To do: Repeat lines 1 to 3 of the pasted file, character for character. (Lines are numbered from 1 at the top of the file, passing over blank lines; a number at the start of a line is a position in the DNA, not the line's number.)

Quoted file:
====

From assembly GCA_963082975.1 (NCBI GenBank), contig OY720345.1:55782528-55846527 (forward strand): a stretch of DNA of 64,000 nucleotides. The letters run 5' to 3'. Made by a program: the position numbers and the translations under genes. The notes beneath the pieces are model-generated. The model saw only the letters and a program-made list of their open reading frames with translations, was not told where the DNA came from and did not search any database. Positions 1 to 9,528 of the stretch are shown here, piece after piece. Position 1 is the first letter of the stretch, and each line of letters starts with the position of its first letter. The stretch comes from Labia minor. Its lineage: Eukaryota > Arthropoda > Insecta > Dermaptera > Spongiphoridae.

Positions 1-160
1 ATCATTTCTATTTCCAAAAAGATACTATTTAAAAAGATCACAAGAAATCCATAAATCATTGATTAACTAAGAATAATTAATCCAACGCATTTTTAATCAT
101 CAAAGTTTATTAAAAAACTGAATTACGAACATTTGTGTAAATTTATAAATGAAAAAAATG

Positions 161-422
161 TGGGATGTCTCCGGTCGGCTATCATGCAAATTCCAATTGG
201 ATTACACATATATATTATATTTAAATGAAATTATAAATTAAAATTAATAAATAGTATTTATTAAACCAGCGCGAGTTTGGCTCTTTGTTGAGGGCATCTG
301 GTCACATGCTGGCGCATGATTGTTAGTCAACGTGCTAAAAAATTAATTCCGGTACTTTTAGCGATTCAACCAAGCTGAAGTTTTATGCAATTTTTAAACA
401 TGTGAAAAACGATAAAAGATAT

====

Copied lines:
From assembly GCA_963082975.1 (NCBI GenBank), contig OY720345.1:55782528-55846527 (forward strand): a stretch of DNA of 64,000 nucleotides. The letters run 5' to 3'. Made by a program: the position numbers and the translations under genes. The notes beneath the pieces are model-generated. The model saw only the letters and a program-made list of their open reading frames with translations, was not told where the DNA came from and did not search any database. Positions 1 to 9,528 of the stretch are shown here, piece after piece. Position 1 is the first letter of the stretch, and each line of letters starts with the position of its first letter. The stretch comes from Labia minor. Its lineage: Eukaryota > Arthropoda > Insecta > Dermaptera > Spongiphoridae.

Positions 1-160
1 ATCATTTCTATTTCCAAAAAGATACTATTTAAAAAGATCACAAGAAATCCATAAATCATTGATTAACTAAGAATAATTAATCCAACGCATTTTTAATCAT